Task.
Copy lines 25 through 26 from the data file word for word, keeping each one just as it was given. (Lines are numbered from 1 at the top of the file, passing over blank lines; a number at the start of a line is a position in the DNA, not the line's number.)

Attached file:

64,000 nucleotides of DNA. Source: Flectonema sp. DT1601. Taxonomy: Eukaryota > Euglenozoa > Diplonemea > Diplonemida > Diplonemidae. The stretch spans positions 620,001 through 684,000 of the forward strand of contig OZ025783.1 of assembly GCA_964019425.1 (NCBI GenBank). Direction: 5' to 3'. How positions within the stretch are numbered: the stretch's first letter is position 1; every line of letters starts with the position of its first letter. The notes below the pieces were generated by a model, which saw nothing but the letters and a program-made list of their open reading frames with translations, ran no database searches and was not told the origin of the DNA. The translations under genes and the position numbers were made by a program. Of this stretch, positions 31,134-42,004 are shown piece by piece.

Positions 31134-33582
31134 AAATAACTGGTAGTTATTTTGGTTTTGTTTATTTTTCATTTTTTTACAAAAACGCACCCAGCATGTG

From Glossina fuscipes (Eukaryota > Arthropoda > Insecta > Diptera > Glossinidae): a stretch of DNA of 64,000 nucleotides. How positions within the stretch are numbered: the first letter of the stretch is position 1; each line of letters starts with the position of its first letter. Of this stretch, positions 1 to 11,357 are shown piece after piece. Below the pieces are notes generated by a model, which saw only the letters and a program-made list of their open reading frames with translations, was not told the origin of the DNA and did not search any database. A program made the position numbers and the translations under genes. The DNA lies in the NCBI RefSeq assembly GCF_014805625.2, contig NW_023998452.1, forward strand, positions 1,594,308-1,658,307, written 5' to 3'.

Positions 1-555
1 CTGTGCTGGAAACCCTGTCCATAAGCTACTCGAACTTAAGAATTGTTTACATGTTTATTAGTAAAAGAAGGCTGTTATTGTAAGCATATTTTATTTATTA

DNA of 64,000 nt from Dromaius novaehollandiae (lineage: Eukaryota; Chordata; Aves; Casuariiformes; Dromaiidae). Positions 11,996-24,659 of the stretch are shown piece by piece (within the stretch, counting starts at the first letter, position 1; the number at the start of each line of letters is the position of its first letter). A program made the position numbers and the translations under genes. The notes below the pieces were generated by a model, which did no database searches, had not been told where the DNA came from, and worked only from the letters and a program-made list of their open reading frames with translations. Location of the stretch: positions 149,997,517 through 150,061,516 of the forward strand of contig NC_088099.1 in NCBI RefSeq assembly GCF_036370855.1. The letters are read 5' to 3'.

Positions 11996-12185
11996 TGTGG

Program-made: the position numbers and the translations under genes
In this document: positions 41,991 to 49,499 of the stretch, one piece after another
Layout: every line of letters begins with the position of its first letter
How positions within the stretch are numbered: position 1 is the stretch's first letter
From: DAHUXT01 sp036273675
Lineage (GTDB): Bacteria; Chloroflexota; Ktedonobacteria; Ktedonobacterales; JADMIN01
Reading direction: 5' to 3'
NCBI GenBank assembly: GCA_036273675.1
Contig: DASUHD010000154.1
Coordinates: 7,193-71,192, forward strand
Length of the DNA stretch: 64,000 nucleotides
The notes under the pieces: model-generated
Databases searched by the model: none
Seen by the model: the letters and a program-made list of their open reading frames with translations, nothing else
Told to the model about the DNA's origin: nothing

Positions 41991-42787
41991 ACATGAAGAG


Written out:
Positions 41991-42787
41991 ACATGAAGAG